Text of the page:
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Conversation with Don Gummer

Growing up in the Midwest, Don Gummer entertained dreams of one day working for Walt Disney. That never panned out; but Gummer, now a sculptor and the husband of actress Meryl Streep, did eventually find his way to Florida, where his work has a home at Eckert Fine Art in Naples. Since graduating from Yale in 1973, Gummer, who lives with his wife and two of their four children in New York City, creates freestanding installations, wall sculpture, earthworks and site-specific outdoor works. His pieces are in museums and collections throughout the United States, and in Denmark and Japan. Gummer discovered the Gulfshore through his friendship with gallery owners Henry and Jane Eckert. With and without his wife, he's been coming to Sanibel Island for 10 years to visit the Eckerts.

Q: What keeps bringing you back to Southwest Florida?

A: All the obvious things-the weather, the beach. There's this sort of nascent culture; there are a lot of people moving down here. I have friends here; I like the light. Would I have ever come here if it weren't for the gallery? I might've come to see [Robert] Rauschenberg.

Q: Any parallels between his work and yours?

A: Not really. He's staked out such a specific and defined area. I like his use of discarded things; sometimes in my work I'll recycle older things. But mainly, just his attitude and freedom are so inspiring.

Q: Your recent work has been described as "baroque minimalist."

A: Minimalism is very simple things reduced to their essence. Baroque minimalism-that's something somebody else said; but I guess it means that I reduce things to that point, but I try to make the interactions between the elements lively. I use curves more; maybe that's where they get the baroque. Minimalism is not quite a dead end; but it is a very specific, defined point. I think I go beyond that.

Q: You're known for going against trends.

A: Either that or I've been behind the trends.

Q: You didn't always have designs on being a sculptor.

A: I started drawing and painting, but I always built things, too. I felt the need to make models, to make objects-but as a teenager, I didn't think it was art. Now I go from drawing lines and shapes to making patterns, then laminating and manipulating them into objects for three-dimensional space. Then it goes to the foundry to be cast in bronze or stainless steel.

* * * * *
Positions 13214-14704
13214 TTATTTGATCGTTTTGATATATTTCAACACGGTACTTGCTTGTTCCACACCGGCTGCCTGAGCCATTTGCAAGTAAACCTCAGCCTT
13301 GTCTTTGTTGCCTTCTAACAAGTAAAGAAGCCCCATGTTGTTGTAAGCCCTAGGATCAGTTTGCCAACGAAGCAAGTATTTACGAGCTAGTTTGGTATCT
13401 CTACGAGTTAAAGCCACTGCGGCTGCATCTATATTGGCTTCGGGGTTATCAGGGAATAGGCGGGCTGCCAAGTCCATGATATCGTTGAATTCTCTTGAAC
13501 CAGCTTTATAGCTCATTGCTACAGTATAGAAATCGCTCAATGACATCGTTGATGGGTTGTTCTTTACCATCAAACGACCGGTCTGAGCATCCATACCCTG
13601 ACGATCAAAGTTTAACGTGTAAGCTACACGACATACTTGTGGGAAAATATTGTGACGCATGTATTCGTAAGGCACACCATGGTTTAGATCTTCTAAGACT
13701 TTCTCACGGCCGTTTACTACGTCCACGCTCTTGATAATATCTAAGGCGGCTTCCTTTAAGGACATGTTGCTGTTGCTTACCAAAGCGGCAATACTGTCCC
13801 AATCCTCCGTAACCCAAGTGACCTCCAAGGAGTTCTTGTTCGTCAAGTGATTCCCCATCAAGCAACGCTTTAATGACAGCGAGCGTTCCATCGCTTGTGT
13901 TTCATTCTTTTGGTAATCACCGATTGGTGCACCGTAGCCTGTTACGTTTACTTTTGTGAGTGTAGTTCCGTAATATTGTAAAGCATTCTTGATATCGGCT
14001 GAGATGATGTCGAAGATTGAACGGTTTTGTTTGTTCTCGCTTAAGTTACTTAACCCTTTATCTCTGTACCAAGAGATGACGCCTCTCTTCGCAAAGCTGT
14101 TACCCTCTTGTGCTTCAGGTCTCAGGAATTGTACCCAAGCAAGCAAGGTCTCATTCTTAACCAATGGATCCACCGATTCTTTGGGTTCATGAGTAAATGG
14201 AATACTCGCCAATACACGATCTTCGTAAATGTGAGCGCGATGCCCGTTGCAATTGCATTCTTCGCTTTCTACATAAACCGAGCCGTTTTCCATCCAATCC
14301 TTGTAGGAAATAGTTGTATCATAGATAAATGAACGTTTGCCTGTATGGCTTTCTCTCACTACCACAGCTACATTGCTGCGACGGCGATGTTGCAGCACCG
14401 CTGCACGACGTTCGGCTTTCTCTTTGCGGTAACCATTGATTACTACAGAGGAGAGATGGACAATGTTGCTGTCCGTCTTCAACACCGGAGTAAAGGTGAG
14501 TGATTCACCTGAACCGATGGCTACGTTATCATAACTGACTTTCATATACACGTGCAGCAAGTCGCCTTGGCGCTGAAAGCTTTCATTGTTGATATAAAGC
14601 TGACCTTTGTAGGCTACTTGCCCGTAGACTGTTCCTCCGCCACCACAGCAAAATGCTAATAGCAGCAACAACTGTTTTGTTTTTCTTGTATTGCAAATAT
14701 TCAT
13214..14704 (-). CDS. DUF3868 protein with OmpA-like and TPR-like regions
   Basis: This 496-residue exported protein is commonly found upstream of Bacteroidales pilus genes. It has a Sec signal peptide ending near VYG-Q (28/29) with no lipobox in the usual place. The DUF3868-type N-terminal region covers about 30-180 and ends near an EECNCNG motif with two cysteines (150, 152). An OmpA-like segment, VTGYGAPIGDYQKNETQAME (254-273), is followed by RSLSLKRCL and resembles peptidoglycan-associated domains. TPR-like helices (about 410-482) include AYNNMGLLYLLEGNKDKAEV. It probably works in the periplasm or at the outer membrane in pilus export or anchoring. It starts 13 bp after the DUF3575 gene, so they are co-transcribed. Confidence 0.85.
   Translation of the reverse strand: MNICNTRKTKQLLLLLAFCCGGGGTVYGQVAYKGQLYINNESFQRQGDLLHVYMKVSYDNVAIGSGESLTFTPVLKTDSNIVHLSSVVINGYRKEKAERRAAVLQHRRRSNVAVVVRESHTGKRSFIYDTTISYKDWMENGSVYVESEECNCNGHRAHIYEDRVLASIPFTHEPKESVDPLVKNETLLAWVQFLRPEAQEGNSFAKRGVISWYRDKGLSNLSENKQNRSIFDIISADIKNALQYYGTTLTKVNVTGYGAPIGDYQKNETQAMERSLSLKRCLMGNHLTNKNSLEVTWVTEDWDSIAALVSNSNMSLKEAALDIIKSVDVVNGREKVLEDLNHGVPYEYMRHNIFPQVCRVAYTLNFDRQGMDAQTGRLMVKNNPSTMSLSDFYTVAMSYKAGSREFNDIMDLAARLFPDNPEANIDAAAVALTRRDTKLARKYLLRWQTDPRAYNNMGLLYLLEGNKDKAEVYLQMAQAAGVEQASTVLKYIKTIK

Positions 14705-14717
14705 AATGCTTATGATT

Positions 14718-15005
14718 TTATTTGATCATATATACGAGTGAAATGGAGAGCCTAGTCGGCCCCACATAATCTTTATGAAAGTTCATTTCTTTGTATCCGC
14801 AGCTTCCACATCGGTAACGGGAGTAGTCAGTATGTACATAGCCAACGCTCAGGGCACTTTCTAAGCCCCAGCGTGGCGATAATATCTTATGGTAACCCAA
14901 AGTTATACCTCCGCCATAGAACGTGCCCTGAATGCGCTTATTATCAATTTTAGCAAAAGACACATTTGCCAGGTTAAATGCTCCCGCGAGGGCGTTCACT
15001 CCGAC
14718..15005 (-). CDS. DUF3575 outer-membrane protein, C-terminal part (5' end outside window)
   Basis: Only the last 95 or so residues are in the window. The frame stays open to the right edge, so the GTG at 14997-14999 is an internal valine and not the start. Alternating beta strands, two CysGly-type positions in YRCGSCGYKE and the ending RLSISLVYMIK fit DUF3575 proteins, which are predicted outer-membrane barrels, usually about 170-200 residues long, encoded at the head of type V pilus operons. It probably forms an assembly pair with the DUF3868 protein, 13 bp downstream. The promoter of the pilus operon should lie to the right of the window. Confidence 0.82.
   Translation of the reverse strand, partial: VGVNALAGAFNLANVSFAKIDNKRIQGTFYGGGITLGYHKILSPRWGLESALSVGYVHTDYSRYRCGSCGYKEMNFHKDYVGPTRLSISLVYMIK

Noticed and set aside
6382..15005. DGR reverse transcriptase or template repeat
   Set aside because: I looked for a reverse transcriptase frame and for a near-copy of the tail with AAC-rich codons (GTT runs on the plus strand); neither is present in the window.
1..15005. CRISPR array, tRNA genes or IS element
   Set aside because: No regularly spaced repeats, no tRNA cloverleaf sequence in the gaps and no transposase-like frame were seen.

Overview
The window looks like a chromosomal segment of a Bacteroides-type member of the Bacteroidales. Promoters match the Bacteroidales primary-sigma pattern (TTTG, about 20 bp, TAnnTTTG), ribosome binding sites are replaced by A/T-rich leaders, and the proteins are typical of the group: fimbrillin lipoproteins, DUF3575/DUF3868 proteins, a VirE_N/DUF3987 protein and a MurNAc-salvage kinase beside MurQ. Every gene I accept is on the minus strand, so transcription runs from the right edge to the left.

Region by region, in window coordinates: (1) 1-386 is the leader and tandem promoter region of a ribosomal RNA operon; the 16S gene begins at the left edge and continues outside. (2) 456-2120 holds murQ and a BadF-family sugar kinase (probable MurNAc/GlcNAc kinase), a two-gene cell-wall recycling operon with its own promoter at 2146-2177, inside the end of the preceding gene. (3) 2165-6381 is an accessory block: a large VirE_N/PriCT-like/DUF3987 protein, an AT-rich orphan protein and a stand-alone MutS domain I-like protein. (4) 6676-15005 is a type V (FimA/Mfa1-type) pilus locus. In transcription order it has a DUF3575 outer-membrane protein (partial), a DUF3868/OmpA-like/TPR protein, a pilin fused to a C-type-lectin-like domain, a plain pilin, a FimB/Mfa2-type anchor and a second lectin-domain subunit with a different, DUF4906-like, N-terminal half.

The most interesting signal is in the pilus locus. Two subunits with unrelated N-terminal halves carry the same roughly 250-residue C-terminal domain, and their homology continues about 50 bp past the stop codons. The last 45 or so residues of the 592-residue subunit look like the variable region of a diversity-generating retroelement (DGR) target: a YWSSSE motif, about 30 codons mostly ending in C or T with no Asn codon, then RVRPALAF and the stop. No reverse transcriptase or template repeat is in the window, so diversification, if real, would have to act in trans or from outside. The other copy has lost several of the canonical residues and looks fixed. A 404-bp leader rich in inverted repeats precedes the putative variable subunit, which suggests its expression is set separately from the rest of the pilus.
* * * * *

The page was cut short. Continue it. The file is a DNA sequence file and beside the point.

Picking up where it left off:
Q: Didn't you even work as a builder for a while after college?

A: I was a union construction worker.

Q: Isn't that how you met your wife?

A: Sort of. I knew Meryl's brother, Harry Streep, who was a dancer in a company in Boston. He asked me to do some soundproofing in Meryl's loft in New York.

Q: You've been married 26 years-unusual for Hollywood marriages. What's your secret?

A: I don't need her in terms of my own identity and what I do. I like the way she's handled her success; and we have a lot of great friends who are actors, but I don't depend on that. I've been to all the various award things and stuff like that, but I don't go onto the set much anymore.

Q: Does your wife enjoy coming here?

A: I'm more of a beach and sun person; she's not. Her skin is better. She's happier in a cabin in the mountains.

Q: So no plans to retire on Sanibel.

A: Artists never retire. I wouldn't mind coming down here for a month and working. But I like New York, too. I need stimulation from other artists. I don't go to every opening, but I like to know it's there. We lived for a while in Connecticut in the country, and the routine gets to be the same. Two days before 9/11, we moved into New York City, on 12th Street in the Village. I was walking down the street to my studio when I saw the plane go over, and then I heard the crash. It would have been easy for us just to leave after that, but it made us want to stay even more.

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